What’s a Captive Insurance Company?

The best way to define a captive insurance company is to compare what it does to what commercial insurers do.

Commercial insurers, which for the most part are publicly held companies, accept business on a wide basis from the general public, depending on what kind of insurance they underwrite...whether it is, for example, homeowner's insurance, workers’ compensation insurance, automobile insurance, or medical malpractice insurance. These insurers generally accept applications through their agents and brokers from the general public.

A captive insurance company, on the other hand, with very few exceptions, does not accept business from the public in a general way. Also, for the most part, the insurance they do write doesn’t come to them through agents and brokers. Captives are organized to provide insurance coverage exclusively for one entity or exclusively for a group of insureds, where that entity or group has been defined and where the captive serves a very limited purpose with regard to those insureds.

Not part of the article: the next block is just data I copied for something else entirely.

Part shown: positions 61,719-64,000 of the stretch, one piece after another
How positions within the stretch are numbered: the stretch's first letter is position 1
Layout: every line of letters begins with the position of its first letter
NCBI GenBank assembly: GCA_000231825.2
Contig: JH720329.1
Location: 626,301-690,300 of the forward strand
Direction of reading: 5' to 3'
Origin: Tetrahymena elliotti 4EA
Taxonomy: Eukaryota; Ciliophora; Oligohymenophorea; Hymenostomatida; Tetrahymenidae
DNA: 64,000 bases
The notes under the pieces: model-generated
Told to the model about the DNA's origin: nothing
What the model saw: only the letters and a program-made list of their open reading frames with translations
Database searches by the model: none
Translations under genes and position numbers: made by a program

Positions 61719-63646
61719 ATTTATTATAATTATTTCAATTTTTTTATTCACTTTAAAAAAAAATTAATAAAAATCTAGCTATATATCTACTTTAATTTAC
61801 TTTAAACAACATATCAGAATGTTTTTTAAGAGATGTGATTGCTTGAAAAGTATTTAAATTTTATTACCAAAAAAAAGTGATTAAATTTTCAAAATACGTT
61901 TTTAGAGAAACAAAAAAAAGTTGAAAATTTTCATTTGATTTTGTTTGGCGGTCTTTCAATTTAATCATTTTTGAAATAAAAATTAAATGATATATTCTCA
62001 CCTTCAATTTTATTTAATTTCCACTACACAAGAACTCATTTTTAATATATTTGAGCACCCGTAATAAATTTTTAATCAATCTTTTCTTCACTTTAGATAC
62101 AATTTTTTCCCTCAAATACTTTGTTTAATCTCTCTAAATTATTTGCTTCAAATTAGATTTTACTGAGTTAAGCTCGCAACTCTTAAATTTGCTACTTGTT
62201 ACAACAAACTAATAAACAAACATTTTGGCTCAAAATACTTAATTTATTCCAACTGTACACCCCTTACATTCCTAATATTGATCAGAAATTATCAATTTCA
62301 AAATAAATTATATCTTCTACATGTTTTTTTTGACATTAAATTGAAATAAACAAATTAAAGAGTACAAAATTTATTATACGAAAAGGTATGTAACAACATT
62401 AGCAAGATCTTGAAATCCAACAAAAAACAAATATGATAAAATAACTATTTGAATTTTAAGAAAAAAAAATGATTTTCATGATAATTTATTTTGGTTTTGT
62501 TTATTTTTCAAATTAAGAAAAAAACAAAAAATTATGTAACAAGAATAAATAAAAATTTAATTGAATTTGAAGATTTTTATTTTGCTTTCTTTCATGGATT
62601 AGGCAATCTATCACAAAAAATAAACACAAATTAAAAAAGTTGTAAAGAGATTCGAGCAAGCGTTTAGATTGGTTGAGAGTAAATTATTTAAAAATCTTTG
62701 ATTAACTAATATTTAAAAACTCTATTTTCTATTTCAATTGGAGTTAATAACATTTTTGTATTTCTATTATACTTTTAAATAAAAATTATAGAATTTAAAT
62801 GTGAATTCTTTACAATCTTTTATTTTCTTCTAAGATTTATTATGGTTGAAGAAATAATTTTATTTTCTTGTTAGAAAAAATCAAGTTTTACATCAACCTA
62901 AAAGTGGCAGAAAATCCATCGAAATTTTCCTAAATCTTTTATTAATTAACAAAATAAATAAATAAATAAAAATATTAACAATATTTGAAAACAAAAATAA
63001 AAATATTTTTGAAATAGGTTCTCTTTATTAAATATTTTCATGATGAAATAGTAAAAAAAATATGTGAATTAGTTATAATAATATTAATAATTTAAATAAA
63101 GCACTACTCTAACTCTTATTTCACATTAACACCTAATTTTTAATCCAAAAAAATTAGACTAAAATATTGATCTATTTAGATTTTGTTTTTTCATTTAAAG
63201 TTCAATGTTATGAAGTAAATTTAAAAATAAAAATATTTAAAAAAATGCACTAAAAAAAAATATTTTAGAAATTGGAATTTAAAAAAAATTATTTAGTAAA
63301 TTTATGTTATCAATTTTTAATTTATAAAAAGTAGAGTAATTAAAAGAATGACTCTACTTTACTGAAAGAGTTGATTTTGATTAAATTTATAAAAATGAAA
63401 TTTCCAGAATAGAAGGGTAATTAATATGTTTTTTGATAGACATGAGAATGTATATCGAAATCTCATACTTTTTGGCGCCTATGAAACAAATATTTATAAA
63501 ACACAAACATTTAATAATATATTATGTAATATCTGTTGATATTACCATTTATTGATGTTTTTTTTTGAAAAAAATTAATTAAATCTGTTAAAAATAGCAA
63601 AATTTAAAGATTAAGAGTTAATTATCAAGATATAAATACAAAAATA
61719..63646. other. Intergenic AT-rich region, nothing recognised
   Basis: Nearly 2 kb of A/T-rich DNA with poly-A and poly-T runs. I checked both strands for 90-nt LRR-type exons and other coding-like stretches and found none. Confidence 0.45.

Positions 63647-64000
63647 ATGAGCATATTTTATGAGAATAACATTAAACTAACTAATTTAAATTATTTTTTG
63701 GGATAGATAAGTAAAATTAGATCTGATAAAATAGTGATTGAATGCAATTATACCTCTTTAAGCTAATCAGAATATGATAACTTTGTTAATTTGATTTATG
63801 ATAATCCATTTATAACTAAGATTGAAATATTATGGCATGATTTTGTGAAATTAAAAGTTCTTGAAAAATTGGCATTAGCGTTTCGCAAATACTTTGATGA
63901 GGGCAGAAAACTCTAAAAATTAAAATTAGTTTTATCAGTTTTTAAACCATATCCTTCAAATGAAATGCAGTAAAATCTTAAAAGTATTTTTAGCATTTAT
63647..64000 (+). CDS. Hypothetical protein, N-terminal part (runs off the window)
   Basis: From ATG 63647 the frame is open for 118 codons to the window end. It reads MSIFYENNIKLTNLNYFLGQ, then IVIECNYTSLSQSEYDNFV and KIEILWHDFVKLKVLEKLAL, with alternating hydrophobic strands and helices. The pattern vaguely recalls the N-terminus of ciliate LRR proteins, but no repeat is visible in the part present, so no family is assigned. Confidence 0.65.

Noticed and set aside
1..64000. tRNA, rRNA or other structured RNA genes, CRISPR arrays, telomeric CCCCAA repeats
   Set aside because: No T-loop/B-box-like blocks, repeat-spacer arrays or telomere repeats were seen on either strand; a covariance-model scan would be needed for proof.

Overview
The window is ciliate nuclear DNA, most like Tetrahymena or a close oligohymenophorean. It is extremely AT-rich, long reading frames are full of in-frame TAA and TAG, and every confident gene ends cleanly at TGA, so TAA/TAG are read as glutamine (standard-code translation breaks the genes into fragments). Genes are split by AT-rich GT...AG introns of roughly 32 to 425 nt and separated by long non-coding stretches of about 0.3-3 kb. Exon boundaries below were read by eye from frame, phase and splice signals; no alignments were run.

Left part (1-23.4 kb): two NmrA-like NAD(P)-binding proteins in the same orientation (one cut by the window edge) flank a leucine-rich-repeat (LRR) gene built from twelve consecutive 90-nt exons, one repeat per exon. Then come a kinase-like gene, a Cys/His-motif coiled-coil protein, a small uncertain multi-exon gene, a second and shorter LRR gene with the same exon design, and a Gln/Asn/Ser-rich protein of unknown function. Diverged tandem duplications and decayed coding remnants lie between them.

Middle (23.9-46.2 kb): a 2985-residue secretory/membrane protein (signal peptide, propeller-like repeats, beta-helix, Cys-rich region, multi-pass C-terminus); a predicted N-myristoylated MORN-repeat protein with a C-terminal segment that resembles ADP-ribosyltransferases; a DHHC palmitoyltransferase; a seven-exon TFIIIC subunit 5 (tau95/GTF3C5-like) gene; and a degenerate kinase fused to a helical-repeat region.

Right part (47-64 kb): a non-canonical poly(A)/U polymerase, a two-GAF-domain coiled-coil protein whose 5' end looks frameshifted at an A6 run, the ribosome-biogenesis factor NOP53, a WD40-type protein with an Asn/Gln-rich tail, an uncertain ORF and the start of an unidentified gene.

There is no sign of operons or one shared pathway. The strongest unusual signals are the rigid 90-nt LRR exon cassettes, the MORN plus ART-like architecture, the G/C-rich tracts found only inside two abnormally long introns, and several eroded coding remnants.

Captives are granted licenses to do what they do. Generally speaking, they are licensed in one state...a state that has adopted a captive statute for the purpose of efficiently licensing limited purpose captive insurance companies. Connecticut has a captive law and is in the business, through the Connecticut Insurance Department, of regularly reviewing and licensing captive insurance companies.

CFSIC’s license to operate as a captive insurer has been granted by the Connecticut Insurance Department, and we are under that department’s regulatory authority.